6. Hood River Bridge, The Dalles Bridge, Sam Hill Bridge and Umatilla Bridge. – I lump all these together, since I have not ridden my bike across them, nor am I sure you can even ride over them, safely or not.

I guess we will have to find out if riding a bike over these remaining bridge are at all possible.

Bike traffic is going to continue to increase in the years to come.  It would seem such a mistake if they are not adequately planned for with our new bridges.

The “no battery” reelight bike lights work for us.

Some time ago I wrote a post about these cool danish bike lights. Honey saw the post and took the bait.  That Christmas, Santa left me one set of the lights, thinking that if they were worthwhile, a set would appear for Honey as well. They have been on my commuter/rain bike since then.  Each time I get on the bike, they are there, consistently blinking.  They passed our test, proving to be bright, sturdy, dependable, and  maintenance free. We ordered some for Honey, choosing to get them installed by the daylight savings time darkness instead of waiting til Christmas.

Heres the box……..

reelights in the box

The kit contains a front (red) and rear (white) light, brackets to hold the lights to the axles, and two magnets for each wheel that are installed just like installing the magnet for the cyclometer.

reelights parts

The bracket for Honeys bike required some additional reshaping since her touring style forks are a little wider.  The light had to be shifted farther inward, since there must be less than a quarter inch clearance between the magnet and the light.

installed reelights

My cyclometer is installed on the rear wheel as well and I found that it was in the same alignment as the light, and the addition of two more magnetic sensors to the odometer caused some really fast and false readings, so I had to rework the cyclometer a bit.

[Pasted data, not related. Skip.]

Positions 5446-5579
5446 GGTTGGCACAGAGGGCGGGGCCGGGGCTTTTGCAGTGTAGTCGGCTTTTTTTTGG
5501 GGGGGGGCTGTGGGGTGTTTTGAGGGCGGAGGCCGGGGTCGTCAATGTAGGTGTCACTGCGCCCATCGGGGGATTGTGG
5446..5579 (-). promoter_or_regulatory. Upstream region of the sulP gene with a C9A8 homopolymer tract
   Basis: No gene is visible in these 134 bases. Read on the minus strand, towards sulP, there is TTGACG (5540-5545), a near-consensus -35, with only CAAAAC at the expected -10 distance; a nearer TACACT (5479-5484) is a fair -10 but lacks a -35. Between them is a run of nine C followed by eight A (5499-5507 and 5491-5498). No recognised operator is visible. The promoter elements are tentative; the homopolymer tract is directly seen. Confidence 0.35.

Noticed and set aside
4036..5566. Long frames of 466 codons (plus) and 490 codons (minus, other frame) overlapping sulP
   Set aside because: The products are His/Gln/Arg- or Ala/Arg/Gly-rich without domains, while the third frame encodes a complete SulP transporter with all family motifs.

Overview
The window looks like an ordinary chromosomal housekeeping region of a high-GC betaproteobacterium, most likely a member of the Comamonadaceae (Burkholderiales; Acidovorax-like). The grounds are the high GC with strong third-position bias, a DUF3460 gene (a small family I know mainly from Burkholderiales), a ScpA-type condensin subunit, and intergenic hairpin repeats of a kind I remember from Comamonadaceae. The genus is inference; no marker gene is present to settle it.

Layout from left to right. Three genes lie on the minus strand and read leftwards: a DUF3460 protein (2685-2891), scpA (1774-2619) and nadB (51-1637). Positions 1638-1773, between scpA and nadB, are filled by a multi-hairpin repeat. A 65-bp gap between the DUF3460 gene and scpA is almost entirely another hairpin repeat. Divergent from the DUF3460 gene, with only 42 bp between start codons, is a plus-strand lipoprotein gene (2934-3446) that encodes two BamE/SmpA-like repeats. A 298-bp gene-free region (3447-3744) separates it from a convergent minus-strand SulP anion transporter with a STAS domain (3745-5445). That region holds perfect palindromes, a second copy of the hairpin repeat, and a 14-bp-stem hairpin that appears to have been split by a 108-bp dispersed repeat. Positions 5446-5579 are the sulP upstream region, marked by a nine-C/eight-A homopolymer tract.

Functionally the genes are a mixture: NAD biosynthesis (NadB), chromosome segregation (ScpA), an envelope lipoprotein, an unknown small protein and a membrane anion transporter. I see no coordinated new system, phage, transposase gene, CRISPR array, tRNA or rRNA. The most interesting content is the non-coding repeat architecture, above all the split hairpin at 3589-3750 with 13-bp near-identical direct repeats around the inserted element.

installed reelights\

It is much better to have the cyclometer on the front, so that they can be on opposite sides of the wheel such as on Honeys front.

installed reelights

It really only takes about 15 minutes to install, it is pretty simple and only requires one phillips screwdriver.

installed reelights

These lights are really an addition to the lights arsenal you need.  They are flashers, meant to make you visible, not to help you see the road. Plus, because they are mounted on the axles, they are a little low for maximum visibility. And, they will take a little adjustment when the tire is removed since they are held in place with the quick release levers.  But they are pretty bright, and once installed, you will never leave home without them.

SE Portland bridges you can’t yet use.

On our recent ride in Gladstone and out Springwater corridor we found three bridges you cant yet use.

The first one is the still closed Park Place bridge in Gladstone, over the Clackamas River. My last post on this bridge was back in February, other than this festive looking banner, I cant see any  sign of activity related to fixing this bridge since that time. But, according to the site,, ” Repair work on the 82nd Drive Bridge over the Clackamas River near High Rocks is expected to start in late July or early August. The bridge will reopen for public use by the end of 2008.” Hmmm, ok I gues I will have to go ride by again.

Park place birdge in Gladstone over Clackamas river

Then, we were out the Springwater, it was a clear and calm day, perfect for a ride. And we came across a construction project that has closed this bridge. Apparently the work is to repair the bridge, although it seems odd that the bridge would need maintenance repairs so soon.  Anyway there is a good detour that is well signed and really kind of a nice ride, and not an area you would normally ever see, so that was a good detour.

springwater bridge closure

Also on the Springwater corridor, you can ride under the new light rail overpass just west of where you also ride under I-105.  Ok, this bridge isn’t closed as much as it is not yet finished and open. And, you can only ride over it if you are using the light rail, but still…..

light rail overpass across springwater corridor